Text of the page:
UFO Disclosure News: An Interview with Christopher Sharp of Liberation Times
May 3, 2022:
UFO Public Hearings Are Now A Real Possibility
Top Stories From 2023
Glossary of Terms, People & Acronyms
Advanced Aerospace Threat Identification Program [AATIP]
AATIP was a secretive program within the United States Department of Defense that was established in 2007 to investigate reports of unidentified flying objects (UFOs). AATIP’s existence was not publicly acknowledged until December 2017, when the New York Times published an article about the program and its investigations written by Leslie Kean, Ralph Bumenthal, and Helene Cooper. Luis Elizondo was the former director of AATIP before he resigned in protest in 2017.
All-domain Anomaly Resolution Office [AARO]
AARO is an office within the United States Office of the Secretary of Defense that investigates unidentified flying objects (UFOs) and other phenomena in the air, sea, and/or space and/or on land: sometimes referred to as “unidentified aerial phenomena,” “unidentified anomalous phenomena,” or “U.A.P.” AARO was preceded by The Unidentified Aerial Phenomena Task Force.
Gang of Eight
The Gang of Eight is a term used to refer to a group of eight high-ranking members of the United States Congress who are briefed on classified intelligence activities by the executive branch. The group consists of the majority and minority leaders of both the Senate and the House of Representatives, as well as the chairs and ranking members of the Senate and House Intelligence Committees. The Gang of Eight is typically briefed on matters such as covert operations, surveillance activities, and other sensitive national security issues that cannot be disclosed to the general public. The purpose of the Gang of Eight is to provide oversight and accountability for these activities, ensuring that they are conducted in accordance with the law and in the best interests of national security.
National Defense Authorization Act [NDAA]
The NDAA refers to the National Defense Authorization Act, a United States federal law that is passed annually by Congress and signed by the President to authorize the funding and operations of the Department of Defense and the national security programs of the United States.
The NDAA sets funding levels and policy guidance for the Department of Defense and its various agencies, as well as other national security-related programs, such as intelligence activities, military construction projects, and other defense-related activities. The law typically includes provisions related to military personnel and benefits, weapons systems, research and development, and other defense-related matters.
The NDAA is one of the most important pieces of legislation related to national security, and is considered a “must-pass” bill each year. The law is typically passed with broad bipartisan support, and includes input from both the executive branch and Congress.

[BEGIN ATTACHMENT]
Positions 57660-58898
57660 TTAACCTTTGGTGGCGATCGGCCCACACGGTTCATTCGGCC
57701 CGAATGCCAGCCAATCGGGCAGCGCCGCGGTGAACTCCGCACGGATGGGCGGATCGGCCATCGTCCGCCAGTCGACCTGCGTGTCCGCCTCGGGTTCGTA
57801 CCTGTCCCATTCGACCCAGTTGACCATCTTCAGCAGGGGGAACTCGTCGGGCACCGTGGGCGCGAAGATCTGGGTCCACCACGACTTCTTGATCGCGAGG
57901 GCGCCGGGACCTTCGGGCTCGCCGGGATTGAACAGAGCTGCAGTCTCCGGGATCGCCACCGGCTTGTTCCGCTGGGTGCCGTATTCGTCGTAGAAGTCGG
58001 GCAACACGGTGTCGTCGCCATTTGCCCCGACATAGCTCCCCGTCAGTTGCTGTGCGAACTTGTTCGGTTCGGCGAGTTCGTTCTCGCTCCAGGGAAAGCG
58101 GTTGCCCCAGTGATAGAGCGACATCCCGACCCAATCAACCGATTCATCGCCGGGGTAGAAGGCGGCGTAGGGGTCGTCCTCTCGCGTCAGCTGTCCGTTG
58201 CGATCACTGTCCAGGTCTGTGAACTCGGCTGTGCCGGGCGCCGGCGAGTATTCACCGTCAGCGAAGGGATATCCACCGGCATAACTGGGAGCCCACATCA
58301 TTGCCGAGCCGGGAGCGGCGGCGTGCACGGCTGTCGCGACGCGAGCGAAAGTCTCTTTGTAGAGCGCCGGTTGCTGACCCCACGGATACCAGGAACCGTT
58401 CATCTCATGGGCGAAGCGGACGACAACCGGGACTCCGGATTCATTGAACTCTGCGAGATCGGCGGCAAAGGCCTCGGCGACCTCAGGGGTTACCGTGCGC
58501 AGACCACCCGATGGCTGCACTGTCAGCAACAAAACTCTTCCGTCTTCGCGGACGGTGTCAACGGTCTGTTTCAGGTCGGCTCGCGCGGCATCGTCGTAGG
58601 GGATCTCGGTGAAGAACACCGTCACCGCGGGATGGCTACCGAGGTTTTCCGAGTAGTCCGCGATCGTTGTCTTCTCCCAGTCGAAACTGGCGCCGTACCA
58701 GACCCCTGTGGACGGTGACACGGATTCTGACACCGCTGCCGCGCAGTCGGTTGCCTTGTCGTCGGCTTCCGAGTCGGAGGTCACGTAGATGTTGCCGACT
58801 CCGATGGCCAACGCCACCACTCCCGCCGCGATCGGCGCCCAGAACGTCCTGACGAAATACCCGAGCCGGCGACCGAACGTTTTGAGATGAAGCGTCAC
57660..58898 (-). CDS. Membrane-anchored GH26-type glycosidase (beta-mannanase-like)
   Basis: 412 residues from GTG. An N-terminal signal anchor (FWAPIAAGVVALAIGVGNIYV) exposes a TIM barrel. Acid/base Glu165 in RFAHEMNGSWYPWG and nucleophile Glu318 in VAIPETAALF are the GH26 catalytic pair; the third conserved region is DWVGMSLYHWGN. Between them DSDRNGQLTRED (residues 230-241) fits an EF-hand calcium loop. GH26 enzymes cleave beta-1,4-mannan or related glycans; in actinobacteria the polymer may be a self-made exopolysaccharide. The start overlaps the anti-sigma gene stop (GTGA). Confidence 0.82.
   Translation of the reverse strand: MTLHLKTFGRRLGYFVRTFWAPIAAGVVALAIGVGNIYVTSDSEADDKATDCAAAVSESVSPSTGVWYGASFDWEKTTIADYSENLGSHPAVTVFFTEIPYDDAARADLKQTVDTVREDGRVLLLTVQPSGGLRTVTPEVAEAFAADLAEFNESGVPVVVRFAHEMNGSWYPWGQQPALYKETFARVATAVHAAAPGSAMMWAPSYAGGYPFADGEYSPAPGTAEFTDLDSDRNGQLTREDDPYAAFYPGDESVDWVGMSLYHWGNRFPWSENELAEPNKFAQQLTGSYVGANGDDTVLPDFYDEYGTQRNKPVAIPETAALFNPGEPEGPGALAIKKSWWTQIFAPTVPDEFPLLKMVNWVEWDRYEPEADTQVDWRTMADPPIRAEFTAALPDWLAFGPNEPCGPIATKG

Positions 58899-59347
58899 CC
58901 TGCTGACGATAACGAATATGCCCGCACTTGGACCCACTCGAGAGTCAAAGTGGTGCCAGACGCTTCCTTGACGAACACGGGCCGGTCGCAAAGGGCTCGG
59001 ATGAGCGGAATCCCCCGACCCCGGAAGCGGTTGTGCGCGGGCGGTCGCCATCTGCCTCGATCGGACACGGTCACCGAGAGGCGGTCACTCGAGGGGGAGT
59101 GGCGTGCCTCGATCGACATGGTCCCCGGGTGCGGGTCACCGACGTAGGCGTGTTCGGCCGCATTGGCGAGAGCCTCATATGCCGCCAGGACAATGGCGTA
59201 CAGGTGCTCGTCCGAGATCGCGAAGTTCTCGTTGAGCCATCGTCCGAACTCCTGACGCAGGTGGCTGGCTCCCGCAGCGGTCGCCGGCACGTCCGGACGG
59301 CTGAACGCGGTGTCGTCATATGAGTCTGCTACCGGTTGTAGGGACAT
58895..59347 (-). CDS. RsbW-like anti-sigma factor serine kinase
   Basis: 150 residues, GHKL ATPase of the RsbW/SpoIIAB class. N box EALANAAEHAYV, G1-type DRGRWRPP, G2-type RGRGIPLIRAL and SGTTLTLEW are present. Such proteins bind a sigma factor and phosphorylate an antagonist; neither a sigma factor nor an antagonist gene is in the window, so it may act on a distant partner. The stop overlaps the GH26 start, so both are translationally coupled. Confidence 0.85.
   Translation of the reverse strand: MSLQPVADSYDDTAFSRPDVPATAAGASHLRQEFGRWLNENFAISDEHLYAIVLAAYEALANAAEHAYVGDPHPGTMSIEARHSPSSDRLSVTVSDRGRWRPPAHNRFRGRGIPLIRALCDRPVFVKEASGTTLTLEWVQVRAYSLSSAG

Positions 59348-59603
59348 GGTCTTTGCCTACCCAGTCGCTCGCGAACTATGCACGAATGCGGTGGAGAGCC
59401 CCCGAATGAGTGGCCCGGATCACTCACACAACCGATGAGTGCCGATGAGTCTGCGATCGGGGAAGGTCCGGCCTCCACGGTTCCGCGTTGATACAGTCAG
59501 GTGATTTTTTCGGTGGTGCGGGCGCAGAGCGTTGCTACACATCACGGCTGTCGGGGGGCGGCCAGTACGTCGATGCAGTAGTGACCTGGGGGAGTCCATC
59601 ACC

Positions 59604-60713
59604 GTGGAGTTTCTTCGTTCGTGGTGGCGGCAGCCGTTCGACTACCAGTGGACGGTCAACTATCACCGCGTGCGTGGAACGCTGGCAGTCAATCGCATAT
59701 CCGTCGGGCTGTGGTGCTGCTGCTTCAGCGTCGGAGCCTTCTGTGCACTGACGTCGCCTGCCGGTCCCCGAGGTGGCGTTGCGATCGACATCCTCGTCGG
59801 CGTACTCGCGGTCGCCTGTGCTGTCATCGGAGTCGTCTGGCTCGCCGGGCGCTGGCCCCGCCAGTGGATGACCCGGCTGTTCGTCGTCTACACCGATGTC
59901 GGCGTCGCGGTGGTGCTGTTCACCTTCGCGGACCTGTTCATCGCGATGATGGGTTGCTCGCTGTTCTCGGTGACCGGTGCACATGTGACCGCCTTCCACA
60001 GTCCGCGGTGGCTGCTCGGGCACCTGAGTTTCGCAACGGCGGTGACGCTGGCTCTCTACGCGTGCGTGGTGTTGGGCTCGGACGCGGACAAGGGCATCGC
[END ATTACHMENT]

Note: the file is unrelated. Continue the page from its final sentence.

Office of the Director of National Intelligence [ODNI]
The ODNI is a senior-level agency that provides oversight to the Intelligence Community.The U.S. Intelligence Community is a coalition of 18 agencies and organizations, including the ODNI, within the Executive Branch that work both independently and collaboratively to gather and analyze the intelligence necessary to conduct foreign relations and national security activities.
Special Access Programs [SAPs]
Special Access Programs (SAPs) are highly classified programs or projects within the United States government that are created to protect sensitive information related to national security. These programs are established to safeguard the most sensitive and closely held information that is not releasable to the public, even under the Freedom of Information Act (FOIA).
Access to SAPs is strictly controlled and limited to individuals who have been granted security clearances at the highest levels. These clearances are typically granted only to individuals who have a need-to-know the information to carry out their official duties, and who have undergone extensive background investigations and security screenings.
SAPs can cover a wide range of activities, including intelligence operations, military operations, research and development, and other sensitive activities. The programs are managed by various government agencies, including the Department of Defense, the Central Intelligence Agency, the National Security Agency, and others.
Because of their sensitive nature, the details of SAPs are not publicly disclosed, and even the existence of certain SAPs may not be acknowledged by the government. The use of SAPs is authorized by the President of the United States, and their creation and management is overseen by Congress and other oversight bodies to ensure that they are being used in accordance with the law and in the best interests of national security.